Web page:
Too little time or not enough ground coffee, and you’re not going to get the best-flavored coffee, even if the grinds are the perfect size and texture.
Step 3: Tamp
Tamping is a minor step, but critical in ensuring your dosing goes smoothly.
Once you’re done dosing, level off the top of the portafilter to a perfect 90-degree angle so that it doesn’t have any issues when you insert the filter.
This is important because water dispersion will affect how the espresso is brewed.
You can measure your ability to tamp evenly by looking at the grinds after you remove the portafilter. The grind should be even and without divots (where water may have concentrated in an uneven tamp).
Step 4: Finish Brewing
You’ve ground, dosed, and tamped the coffee and the machine will do the rest.
Secure the portafilter in place (every machine is different, but you usually have to turn it counterclockwise by about 60 degrees to lock it into place).
If the ground coffee is not even, the result is a bunch of ground coffee and hot water in a cup.
Star Baristas Also Know Multiple Brewing Methods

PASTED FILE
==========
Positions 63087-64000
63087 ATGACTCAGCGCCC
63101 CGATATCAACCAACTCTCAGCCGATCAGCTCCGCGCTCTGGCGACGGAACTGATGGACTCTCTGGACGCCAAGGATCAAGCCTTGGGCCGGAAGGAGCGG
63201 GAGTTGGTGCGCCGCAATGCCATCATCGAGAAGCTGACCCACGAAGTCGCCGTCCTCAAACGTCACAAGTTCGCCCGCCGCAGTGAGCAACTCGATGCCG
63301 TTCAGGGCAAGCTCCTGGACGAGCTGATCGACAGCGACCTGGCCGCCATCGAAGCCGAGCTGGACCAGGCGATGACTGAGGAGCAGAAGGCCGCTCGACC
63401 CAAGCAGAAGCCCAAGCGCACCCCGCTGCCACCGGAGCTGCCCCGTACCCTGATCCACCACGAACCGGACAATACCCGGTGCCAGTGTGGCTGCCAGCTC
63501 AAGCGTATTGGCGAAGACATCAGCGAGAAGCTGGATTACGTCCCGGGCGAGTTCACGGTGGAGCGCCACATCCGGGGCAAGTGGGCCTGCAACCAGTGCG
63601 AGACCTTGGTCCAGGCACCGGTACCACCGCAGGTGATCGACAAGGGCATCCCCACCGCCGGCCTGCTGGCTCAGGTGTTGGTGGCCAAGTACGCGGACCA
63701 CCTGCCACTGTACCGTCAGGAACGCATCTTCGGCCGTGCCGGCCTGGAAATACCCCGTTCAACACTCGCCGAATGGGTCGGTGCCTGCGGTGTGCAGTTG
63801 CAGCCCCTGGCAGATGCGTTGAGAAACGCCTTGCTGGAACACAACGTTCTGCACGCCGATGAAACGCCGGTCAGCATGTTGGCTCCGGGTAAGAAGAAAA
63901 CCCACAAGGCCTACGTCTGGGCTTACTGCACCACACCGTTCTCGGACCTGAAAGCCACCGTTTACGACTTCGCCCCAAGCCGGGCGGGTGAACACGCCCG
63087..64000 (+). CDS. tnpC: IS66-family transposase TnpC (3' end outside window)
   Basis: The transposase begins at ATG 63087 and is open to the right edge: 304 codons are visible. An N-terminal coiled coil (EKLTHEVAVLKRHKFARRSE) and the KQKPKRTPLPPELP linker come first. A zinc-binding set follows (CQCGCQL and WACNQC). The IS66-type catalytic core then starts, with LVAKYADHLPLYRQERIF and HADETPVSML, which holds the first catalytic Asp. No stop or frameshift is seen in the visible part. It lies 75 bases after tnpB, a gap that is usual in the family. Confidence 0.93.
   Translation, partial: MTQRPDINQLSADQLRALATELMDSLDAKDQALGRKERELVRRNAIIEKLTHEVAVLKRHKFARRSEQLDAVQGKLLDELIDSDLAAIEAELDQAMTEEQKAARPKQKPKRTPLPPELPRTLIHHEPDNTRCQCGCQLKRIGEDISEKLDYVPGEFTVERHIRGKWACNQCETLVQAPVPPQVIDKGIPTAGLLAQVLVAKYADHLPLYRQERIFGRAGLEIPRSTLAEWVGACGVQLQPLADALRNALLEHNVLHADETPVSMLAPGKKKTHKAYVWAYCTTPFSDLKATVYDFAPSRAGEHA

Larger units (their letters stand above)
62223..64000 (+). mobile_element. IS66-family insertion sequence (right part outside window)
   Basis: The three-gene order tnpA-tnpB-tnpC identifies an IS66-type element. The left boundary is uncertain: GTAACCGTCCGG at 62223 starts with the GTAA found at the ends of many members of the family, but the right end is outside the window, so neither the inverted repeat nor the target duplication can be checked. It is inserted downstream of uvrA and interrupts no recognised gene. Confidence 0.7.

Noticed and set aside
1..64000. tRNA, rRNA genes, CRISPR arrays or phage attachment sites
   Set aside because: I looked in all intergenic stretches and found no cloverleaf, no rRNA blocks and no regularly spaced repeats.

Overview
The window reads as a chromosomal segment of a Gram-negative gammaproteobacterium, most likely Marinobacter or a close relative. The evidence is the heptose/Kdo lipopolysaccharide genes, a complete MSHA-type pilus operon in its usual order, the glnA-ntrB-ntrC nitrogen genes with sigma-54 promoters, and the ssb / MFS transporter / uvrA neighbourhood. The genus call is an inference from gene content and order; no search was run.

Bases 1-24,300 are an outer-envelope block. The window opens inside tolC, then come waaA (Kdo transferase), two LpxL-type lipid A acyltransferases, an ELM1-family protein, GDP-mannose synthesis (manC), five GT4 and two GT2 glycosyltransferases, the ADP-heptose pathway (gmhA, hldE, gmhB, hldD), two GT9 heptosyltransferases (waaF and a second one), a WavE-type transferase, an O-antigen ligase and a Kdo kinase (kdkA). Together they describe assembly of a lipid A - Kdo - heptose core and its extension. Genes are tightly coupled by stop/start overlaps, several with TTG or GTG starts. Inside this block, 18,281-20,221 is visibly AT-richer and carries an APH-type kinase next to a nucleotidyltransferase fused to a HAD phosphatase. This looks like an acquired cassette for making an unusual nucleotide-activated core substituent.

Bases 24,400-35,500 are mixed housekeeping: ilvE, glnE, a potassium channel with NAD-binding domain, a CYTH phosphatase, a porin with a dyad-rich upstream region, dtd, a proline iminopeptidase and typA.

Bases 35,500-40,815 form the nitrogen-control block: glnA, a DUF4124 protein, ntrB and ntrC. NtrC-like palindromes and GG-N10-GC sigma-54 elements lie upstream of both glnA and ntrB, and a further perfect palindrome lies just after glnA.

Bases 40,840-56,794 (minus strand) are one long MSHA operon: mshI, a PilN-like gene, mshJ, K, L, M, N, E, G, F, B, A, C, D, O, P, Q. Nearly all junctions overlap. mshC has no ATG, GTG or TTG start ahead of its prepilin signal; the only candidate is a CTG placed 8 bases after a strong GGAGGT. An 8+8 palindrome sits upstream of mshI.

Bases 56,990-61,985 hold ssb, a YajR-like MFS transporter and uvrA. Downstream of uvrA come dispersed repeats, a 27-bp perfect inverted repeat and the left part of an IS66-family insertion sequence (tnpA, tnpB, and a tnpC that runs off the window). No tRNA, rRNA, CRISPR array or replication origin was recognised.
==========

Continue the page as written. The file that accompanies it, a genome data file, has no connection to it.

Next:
Espresso is an art, and so is coffee making. There are many ways to brew a great cup of coffee.
A star barista should be well versed in multiple brewing methods since some specialty coffee houses do offer different coffee and brew varieties. This is to differentiate themselves and keep an influx of new customers that are accustomed to coffee brewed in a specific way.
You may not experience brewing methods such as Turkish coffee, but you may experience siphon coffee makers, filter and drip (of various kinds), and cold brewing.
As you may expect a barista needs to be manually trained and there aren’t a lot of online courses available. However, a quick search of Good Coffee Place, or other places online will give you some information for each brewing method, and why the particular brew method can make the coffee taste different.
You don’t have to master every method of brewing, but it is important to at least be familiar with most of the methods.
How do You Become a Certified Barista?
How do you become a certified barista? You can go through an in-person class, or take an online course (of which, we will link a few below).
Certification programs exist for newcomers, as well as seasoned professionals who are looking to expand or solidify their experience.
Certification is not required for many base level coffee jobs in America, but being a barista can take you to entirely new heights above entry-level positions.